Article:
Fitch Ratings-Dubai: The Islamic-finance industry in Nigeria is expected to continue its moderate growth trajectory in 2022-2023, says Fitch Ratings. Growth will be driven by top-down government support for the sector, sukuk issuance by the federal government, asset growth by newly-established Islamic banks, and enabling regulations.

The industry is, however, nascent and the key to cementing its market share is by addressing long-standing constraints, which include the limited bottom-up public demand for Islamic products, low awareness, and the still-developing regulatory and debt capital market infrastructure in Nigeria.

Market penetration is also constrained by the small capital base of Islamic banks, limited branch & digital banking network, inadequate fintech usage, limited product offering, lack of incentives for sukuk issuers, and limited skilled human capital. Demand is also impeded by segments of the public strongly opposing the government’s use of Islamic products.

However, we believe the long-term growth potential is positive, reflecting Nigeria’s large deficit funding needs and the government’s experience in issuing sukuk since 2017 to partially fund these gaps. Demographic factors of having the fifth-largest Muslim population globally, with Africa’s largest economy and a large unbanked population of about 60% also provide impetus for long-term growth.

The size of the Nigerian Islamic-finance industry is estimated to have reached USD2.3 billion at end-2021, with outstanding sukuk being the largest segment at 66%, followed by Islamic banks at 32% (total assets), and the remaining 2% between Islamic funds (total assets) and takaful (total contributions).

Sukuk instruments have been made part of the government’s debt management strategy for 2020-2023. In 2021, the Federal Government of Nigeria issued 10-year sukuk raising NGN250 billion (USD0.6 billion), its fourth issuance since 2017 with more than 3.5x subscription. In 2021, the country’s first corporate sukuk by Family Homes Funds and its first ‘green sukuk’ by OneWattSolar was issued.

Nigeria’s local sukuk market remains in its early stages of development, with its share of the global sukuk market low at 0.15% at end-2020, based on research by the International Islamic Financial Market. However, Nigeria’s sukuk market global share was the highest among African countries, ahead of Egypt (0.04%), Senegal (0.04%), and Morocco (0.02%). Local-currency sukuk issuance is expected to pick up in the medium term, as the sovereign seeks alternative funding sources and domestic investor appetite for sukuk as an alternative asset class increases.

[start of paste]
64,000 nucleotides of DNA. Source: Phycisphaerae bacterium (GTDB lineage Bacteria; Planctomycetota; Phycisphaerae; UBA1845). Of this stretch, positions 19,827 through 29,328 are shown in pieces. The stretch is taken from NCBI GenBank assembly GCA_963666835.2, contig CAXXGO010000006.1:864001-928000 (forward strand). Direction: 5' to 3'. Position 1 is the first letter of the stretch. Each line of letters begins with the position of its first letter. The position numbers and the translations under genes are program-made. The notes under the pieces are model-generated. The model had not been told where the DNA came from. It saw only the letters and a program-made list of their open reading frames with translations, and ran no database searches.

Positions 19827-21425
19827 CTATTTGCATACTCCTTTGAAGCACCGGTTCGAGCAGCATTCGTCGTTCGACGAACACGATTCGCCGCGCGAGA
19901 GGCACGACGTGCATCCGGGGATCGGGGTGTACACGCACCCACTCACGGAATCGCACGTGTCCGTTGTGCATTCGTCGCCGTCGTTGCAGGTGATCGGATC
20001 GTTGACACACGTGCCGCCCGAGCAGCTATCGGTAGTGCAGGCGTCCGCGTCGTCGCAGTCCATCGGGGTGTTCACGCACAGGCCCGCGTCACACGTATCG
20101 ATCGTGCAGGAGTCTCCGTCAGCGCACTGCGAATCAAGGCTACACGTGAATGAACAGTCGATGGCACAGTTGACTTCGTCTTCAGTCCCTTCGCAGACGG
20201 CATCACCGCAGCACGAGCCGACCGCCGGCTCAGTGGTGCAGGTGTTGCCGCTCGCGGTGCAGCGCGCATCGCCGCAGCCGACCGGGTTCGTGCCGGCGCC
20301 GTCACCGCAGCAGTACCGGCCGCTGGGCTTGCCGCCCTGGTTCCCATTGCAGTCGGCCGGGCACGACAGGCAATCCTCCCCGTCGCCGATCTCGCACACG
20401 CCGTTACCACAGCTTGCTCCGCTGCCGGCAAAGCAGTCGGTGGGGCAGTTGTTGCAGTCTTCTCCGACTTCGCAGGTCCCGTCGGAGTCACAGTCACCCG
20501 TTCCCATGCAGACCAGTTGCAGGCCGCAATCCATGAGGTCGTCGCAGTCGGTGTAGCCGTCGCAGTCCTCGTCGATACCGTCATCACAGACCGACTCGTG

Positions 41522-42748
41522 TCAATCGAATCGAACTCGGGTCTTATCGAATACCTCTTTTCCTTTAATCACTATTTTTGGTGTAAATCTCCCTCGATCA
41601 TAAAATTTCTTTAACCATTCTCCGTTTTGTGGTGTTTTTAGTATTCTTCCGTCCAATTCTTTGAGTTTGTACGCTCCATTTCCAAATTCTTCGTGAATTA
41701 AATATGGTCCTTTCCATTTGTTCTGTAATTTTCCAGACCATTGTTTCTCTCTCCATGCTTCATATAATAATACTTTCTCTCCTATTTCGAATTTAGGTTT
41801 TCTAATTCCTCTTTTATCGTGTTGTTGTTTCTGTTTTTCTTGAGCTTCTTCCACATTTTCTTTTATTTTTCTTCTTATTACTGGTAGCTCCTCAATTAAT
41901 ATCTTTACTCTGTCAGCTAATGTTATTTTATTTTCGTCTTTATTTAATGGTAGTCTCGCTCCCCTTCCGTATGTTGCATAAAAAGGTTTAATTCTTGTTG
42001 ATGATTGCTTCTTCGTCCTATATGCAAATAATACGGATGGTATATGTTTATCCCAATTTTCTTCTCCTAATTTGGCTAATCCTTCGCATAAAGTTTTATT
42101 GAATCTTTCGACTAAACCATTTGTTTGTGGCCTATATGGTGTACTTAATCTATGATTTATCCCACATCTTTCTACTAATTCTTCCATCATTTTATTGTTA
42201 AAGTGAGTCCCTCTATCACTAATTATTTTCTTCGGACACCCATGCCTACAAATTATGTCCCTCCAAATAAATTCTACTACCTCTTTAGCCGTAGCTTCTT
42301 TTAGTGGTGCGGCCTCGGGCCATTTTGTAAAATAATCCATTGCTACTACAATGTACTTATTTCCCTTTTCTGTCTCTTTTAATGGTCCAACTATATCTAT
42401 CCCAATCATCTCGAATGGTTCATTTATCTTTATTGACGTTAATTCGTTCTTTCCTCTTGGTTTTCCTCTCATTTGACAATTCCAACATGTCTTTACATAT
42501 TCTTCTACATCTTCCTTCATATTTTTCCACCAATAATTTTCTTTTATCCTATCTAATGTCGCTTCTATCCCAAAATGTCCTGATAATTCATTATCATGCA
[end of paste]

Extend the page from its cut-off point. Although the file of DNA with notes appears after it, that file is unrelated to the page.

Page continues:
Islamic banking, referred to as non-interest banking (NIB) in Nigeria, is a niche but growing segment with its market share rising to 0.7% in 3Q20 (3Q19: 0.3%) and total assets of about USD732 million, according to the Islamic Financial Services Board. The rising market share is stimulated by Central Bank of Nigeria (CBN) approving the establishment of a number of NIBs in the last few years. In 2021 and 2019, the CBN granted license to Lotus Bank Limited and TajBank Limited to operate as NIBs, which along with Jaiz Bank (B-/Stable) brings the number of full-fledged Islamic banks to three.

The number of NIBs is set to rise. In 2021, CBN granted approval-in-principle for Sterling Bank Plc to spin off its Islamic window into a standalone NIB. Fitch has a neutral outlook for Nigerian banks. Business volumes and earnings will continue their slow recovery in 2022, driven by moderate loan growth buoyed by gradually improving operating conditions. Fitch forecasts real GDP growth of 2.8% in 2022 compared with an estimated 2% in 2021 and minus 3% in 2020. These developments are expected to moderately support Islamic-banking growth in Nigeria.

The takaful and the Islamic funds management industry in Nigeria also remains underdeveloped with a domestic market share of less than 2%.


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